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Summary of problems:Darwin's finches and peppered moths are unquestionably examples of natural selection. They are far from the only examples offered in biology textbooks.
Explore Evolution claims:
Biology textbooks cite two classic examples to support the claim that natural selection can produce small-scale change over a short time.
Campbell and Reece's Biology (6th edition) has a section in the chapter on evolution entitled, "Examples of natural selection provide evidence of evolution." It begins:
Natural selection and the adaptive evolution it causes are observable phenomena. As described in the interview at the beginning of this unit, Peter and Rosemary Grant of Princeton University are documenting natural selection and evolution in populations of finches in the Galápagos [Darwin's finches]. We will now look at two additional examples of natural selection as a pervasive mechanism of evolution in populations.
Those examples include the evolution of HIV and insects in response to drugs and insecticides, yet neither HIV nor insecticide even rates a mention in the index of Explore Evolution. In Chapter 9, Explore Evolution addresses antibiotic resistance, but only to discuss the origins of mutations conferring resistance, not to point out that natural selection is what causes that resistance to spread.
Sickle cell anemia also makes an appearance in Chapter 9, again purely as an example of a mutation. In Raven and Johnson's Biology (5th edition), however, it is the first example of natural selection described in the section entitled "Natural selection explains adaptive microevolution." Explore Evolution mentions that sickle cell anemia can be beneficial under some circumstances, but misses the chance to either discuss how natural selection makes it more common in human populations traditionally occupying malarial areas, or to employ a truly inquiry based approach by inviting students to develop and test hypotheses about malarial resistance in order to actually explore evolution.
Earlier, Raven and Johnson discuss examples of natural selection including its ability to maintain persistent latitudinal gradients in the oxygen-carrying hemoglobin molecule in ocean fish, differences which make northern fish more efficient in cold water and southern fish more efficient in warmer water. They also describe how selection improves the camouflage of butterfly caterpillars and allows snail populations to adapt to different local ground coloration, as well as pesticide resistance in tobacco budworms and agricultural weeds. Only later do they discuss industrial melanism in peppered moths or the beaks of Darwin's finches.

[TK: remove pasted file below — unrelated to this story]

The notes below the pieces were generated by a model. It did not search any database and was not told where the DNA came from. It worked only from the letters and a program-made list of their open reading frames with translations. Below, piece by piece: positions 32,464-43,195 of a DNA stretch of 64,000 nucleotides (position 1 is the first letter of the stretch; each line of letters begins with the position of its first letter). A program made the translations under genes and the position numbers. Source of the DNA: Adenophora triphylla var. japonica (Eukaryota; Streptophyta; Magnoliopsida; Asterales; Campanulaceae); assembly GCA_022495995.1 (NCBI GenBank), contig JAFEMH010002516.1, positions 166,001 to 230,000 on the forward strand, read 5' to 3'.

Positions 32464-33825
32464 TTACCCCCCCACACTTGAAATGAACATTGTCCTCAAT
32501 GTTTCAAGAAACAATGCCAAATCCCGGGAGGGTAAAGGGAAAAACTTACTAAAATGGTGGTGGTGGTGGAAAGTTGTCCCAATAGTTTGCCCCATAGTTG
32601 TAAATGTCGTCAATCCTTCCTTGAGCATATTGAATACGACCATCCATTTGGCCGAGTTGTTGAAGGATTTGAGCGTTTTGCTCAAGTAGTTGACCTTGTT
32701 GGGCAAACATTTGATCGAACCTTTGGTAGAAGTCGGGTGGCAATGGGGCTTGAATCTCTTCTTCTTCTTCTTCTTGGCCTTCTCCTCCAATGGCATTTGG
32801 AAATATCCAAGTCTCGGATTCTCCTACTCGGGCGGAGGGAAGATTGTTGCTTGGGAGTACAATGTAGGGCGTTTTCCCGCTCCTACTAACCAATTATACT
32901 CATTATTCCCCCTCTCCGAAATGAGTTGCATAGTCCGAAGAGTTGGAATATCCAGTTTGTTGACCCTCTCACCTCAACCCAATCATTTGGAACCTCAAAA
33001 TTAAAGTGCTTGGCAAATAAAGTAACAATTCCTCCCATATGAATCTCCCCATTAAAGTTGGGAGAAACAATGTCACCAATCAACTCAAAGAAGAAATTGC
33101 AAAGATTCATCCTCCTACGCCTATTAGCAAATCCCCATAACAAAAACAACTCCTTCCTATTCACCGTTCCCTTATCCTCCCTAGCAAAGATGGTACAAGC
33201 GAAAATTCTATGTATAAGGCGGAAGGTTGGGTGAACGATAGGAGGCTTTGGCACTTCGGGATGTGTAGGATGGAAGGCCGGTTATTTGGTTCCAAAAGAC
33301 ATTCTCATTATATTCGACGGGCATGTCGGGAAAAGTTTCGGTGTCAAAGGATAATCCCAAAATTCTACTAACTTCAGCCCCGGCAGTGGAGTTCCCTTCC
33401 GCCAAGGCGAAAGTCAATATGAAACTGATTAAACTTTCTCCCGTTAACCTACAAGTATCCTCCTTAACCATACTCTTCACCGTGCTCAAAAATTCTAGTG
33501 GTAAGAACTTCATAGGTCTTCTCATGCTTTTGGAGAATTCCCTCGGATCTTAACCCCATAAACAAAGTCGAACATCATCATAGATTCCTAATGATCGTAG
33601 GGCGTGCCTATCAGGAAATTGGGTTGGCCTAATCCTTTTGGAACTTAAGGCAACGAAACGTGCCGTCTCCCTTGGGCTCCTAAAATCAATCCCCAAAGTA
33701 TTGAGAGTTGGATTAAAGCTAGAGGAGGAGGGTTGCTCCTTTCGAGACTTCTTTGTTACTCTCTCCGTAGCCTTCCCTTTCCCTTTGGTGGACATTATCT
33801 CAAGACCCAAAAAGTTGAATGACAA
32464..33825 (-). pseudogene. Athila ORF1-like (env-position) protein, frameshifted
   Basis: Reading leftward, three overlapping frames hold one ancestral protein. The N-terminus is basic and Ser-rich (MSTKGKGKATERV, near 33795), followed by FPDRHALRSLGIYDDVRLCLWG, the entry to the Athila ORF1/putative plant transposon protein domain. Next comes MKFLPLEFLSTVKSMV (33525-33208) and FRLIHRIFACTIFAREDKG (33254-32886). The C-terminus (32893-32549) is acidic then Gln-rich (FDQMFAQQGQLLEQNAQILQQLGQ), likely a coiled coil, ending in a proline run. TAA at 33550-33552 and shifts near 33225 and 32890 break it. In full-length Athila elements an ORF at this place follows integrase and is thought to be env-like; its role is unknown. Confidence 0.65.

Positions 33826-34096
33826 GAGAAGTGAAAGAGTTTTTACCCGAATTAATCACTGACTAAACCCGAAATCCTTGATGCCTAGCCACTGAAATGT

That introductory textbook authors tend to focus on a few common examples does not detract from the fact that natural selection is commonplace, easy to observe, and widely documented. Specialized textbooks on evolutionary biology present an even wider array of examples of natural selection. For instance, the chapter on natural selection in Futuyma's Evolutionary Biology discusses how selection produces a north-south gradient in the frequency of alleles of a certain gene in Drosophila flies, a pattern repeated on multiple continents. Similar patterns exist for field crickets. Later, Futuyma describes how guppies in streams without predators have brighter coloration than closely related guppies in streams with predators. In the example of snail shells also used by Raven and Johnson, Futuyma points to paleontological studies showing that the genetic polymorphism seen in the population today has persisted for thousands or millions of years — clear evidence of stabilizing selection — and studies of broken snail shells allow an evaluation of rates of predation on various color morphs — allowing an assessment of the selective pressures acting on the population.
The emphasis on two examples of natural selection, and the complete disregard for the myriad other examples in active use by introductory and advanced textbooks, reflects a common creationist strategy. Jonathan Wells, a creationist author at the Discovery Institute, has made a career of attacking the Galápagos finches and the peppered moth, perhaps in the belief that all of the other examples of natural selection would go away if he could disprove one or two well-known examples.
It is noteworthy that several figures in this chapter are drawn from Jonathan Wells' Icons of Evolution, a creationist work aimed at critiquing the content of common biology textbooks and common examples used to illustrate and explain evolutionary processes. While Wells is not credited in this chapter, many of the arguments are the same as in his earlier work (critiqued by NCSE's Alan Gishlick), as are the illustrations. Explore Evolution repeats many of the errors previously identified in Wells' work. Just as the authors of Explore Evolution have a well-documented religious agenda which belies the scientific appearance of their book, Wells is famous for his religious reasons for obtaining a PhD in biology and attacking evolution, rooted in his involvement with the Unification Church (better known as "Moonies"), led by Sun Myung Moon, or, as Wells refers to him, "Father":
I asked God what He wanted me to do with my life, and the answer came not only through my prayers, but also through Father's many talks to us, and through my studies.…
Explore Evolution, like Wells' earlier work, is rooted in a religious aversion to evolution, not in actual science. Scientists have sought to correct the erroneous claims displayed in Explore Evolution in their earlier incarnations, and the refusal to accept those corrections, or even to acknowledge those criticisms, recommends strongly against adopting this work into science classes.